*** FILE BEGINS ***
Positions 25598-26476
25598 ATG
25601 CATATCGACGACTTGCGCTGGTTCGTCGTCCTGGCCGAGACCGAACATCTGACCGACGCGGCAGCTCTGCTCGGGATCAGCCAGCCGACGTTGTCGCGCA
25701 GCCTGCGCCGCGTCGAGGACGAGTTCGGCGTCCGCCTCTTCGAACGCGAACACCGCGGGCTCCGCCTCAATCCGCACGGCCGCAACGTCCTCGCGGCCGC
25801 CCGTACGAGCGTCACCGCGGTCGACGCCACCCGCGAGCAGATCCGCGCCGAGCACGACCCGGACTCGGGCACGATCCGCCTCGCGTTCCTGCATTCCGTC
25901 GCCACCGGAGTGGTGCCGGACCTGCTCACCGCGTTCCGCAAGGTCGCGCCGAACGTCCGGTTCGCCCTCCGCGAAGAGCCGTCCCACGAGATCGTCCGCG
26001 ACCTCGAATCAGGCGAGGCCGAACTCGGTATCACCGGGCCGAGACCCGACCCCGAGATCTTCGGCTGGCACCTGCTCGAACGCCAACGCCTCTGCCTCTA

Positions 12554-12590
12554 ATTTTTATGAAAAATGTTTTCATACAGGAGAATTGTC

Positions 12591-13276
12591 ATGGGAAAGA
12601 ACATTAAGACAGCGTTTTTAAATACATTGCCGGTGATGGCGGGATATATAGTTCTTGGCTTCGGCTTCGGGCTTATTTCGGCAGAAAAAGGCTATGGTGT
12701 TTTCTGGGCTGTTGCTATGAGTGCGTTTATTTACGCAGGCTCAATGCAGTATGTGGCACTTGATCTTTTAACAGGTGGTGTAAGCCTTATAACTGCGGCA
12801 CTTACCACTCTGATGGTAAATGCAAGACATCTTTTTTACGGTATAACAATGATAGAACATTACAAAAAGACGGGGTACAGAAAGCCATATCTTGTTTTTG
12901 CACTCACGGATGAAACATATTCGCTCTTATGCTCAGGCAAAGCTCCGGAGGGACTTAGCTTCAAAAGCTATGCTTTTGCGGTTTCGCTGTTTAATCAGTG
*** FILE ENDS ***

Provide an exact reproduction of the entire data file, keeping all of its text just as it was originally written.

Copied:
Positions 25598-26476
25598 ATG
25601 CATATCGACGACTTGCGCTGGTTCGTCGTCCTGGCCGAGACCGAACATCTGACCGACGCGGCAGCTCTGCTCGGGATCAGCCAGCCGACGTTGTCGCGCA
25701 GCCTGCGCCGCGTCGAGGACGAGTTCGGCGTCCGCCTCTTCGAACGCGAACACCGCGGGCTCCGCCTCAATCCGCACGGCCGCAACGTCCTCGCGGCCGC
25801 CCGTACGAGCGTCACCGCGGTCGACGCCACCCGCGAGCAGATCCGCGCCGAGCACGACCCGGACTCGGGCACGATCCGCCTCGCGTTCCTGCATTCCGTC
25901 GCCACCGGAGTGGTGCCGGACCTGCTCACCGCGTTCCGCAAGGTCGCGCCGAACGTCCGGTTCGCCCTCCGCGAAGAGCCGTCCCACGAGATCGTCCGCG
26001 ACCTCGAATCAGGCGAGGCCGAACTCGGTATCACCGGGCCGAGACCCGACCCCGAGATCTTCGGCTGGCACCTGCTCGAACGCCAACGCCTCTGCCTCTA

Positions 12554-12590
12554 ATTTTTATGAAAAATGTTTTCATACAGGAGAATTGTC

Positions 12591-13276
12591 ATGGGAAAGA
12601 ACATTAAGACAGCGTTTTTAAATACATTGCCGGTGATGGCGGGATATATAGTTCTTGGCTTCGGCTTCGGGCTTATTTCGGCAGAAAAAGGCTATGGTGT
12701 TTTCTGGGCTGTTGCTATGAGTGCGTTTATTTACGCAGGCTCAATGCAGTATGTGGCACTTGATCTTTTAACAGGTGGTGTAAGCCTTATAACTGCGGCA
12801 CTTACCACTCTGATGGTAAATGCAAGACATCTTTTTTACGGTATAACAATGATAGAACATTACAAAAAGACGGGGTACAGAAAGCCATATCTTGTTTTTG
12901 CACTCACGGATGAAACATATTCGCTCTTATGCTCAGGCAAAGCTCCGGAGGGACTTAGCTTCAAAAGCTATGCTTTTGCGGTTTCGCTGTTTAATCAGTG